"I basically spent my life savings making this transition, so to know that could all go up in flames is pretty disturbing to say the least."
Sandra works in public relations in Sydney. She's from the United Kingdom, and has been in Australia on a 457 visa for several years. Her plan to work in Australia was a stepping stone to living here permanently. She is just three weeks away from becoming eligible to apply for permanent residency, and is petrified that Tuesday's changes to the skilled worker program -- which abolish the 457 program, replacing it with two new visa streams, and making it much harder to get permanent residency -- might have blown up the life plan she has been working towards for years.
One big takeaway from this 457 change? It bars permanent residency pathway for the new short term visa holders - likely 10k+ p.a. pic.twitter.com/hoiY0diayU— Jackson Gothe-Snape (@jacksongs) April 18, 2017
"It's pretty concerning for people in my position. When you come over here and invest your life in Australia, there's a lot of sacrifices you make and without the chance of residency, it's not financially viable for us to do this," she told The Huffington Post Australia.
In announcing the changes to the migration program, Prime Minister Malcolm Turnbull and immigration minister Peter Dutton said people currently on 457 visas would have their conditions "grandfathered", implying that their current visas were not at risk. But it remains unclear how people currently on 457 visas will be treated once their current visas expire, when they attempt to apply for permanent residency or to extend their expired visa; whether they will be assessed under the conditions that existed when they first obtained their 457 visa, or whether they will revert to the new system. If Sandra is assessed under the new program, she will likely not be able to apply for permanent residency, as her profession -- Public Relations Manager -- is among the list of 216 jobs no longer eligible for temporary work visas.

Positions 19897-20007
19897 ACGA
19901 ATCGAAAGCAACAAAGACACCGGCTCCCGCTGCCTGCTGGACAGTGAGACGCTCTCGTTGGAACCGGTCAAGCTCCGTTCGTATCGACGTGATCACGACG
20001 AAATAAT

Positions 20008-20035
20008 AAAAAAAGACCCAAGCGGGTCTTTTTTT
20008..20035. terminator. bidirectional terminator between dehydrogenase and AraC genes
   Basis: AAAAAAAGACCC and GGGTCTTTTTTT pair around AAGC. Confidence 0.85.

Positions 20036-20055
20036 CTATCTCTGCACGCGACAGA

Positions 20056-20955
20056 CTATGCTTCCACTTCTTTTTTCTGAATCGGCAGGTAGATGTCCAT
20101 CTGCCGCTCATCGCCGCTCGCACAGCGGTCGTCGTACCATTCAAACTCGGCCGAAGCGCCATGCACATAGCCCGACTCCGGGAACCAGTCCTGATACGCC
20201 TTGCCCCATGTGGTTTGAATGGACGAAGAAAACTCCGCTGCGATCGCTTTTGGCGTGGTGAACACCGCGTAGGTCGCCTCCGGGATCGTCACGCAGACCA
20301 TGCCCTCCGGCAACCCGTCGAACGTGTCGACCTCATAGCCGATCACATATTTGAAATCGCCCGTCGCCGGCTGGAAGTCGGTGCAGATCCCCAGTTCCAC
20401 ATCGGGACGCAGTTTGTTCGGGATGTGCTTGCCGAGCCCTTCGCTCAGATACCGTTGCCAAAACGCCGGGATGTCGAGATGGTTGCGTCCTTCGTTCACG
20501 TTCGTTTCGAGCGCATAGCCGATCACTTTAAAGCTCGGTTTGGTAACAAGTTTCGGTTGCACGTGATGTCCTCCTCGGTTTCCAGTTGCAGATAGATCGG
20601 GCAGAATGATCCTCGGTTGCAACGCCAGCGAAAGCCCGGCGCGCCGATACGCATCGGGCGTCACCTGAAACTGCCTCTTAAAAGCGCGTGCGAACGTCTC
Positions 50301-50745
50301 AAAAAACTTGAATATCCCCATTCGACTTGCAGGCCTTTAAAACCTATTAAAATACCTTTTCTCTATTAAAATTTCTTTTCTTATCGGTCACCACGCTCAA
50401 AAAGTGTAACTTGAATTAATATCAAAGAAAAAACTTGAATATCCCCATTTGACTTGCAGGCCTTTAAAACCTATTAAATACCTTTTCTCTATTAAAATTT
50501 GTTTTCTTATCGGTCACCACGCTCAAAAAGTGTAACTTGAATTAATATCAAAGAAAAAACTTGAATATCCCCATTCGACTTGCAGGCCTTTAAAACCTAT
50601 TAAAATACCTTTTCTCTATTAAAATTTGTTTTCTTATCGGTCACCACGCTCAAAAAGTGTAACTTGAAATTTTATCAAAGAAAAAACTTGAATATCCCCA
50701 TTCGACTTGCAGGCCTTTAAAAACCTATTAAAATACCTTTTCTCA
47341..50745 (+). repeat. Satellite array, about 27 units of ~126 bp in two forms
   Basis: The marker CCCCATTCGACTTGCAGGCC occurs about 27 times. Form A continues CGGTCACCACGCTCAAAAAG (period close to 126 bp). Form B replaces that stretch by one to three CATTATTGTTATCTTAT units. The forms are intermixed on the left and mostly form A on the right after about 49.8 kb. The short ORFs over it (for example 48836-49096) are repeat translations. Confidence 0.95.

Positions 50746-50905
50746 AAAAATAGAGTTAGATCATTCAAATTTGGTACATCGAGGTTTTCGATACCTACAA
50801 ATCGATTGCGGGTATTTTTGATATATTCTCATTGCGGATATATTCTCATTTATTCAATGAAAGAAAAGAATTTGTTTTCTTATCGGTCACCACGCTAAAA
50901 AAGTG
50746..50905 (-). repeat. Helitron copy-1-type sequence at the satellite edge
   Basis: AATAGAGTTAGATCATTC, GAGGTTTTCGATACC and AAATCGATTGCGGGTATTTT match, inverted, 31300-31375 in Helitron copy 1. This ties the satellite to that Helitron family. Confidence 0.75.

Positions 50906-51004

Under the new two-tier system, the bulk of jobs will only be eligible for two-year temporary work visas, and ineligible for permanent residency afterwards. Only around 180 jobs will be eligible for four-year stays and permanent residency.
Marina Brizar, head of corporate and private client at immigration law firm Playfair Visa and Migration Services, said there was a grace period for people currently on 457s to apply for permanent residency. The changes to residency eligibility will not kick in until March 2018, so 457 holders have until then to submit their residency applications. In a statement, the Department of Immigration and Border Protection confirmed this.
"Existing 457 visas will continue to remain in effect until they expire. As is currently the case, a 457 visa holder who wishes to remain in Australia beyond the validity of their current visa, must apply for a new visa before their current visa expires," a department spokeswoman told HuffPost Australia.
"Existing 457 visa holders and applicants as at 18 April 2017 will continue to have access to existing employer sponsored pathways to permanent residence. Further details will be published on the Department's website in due course."
Sandra said she was worried about the impact the changes could have on her plan for residency.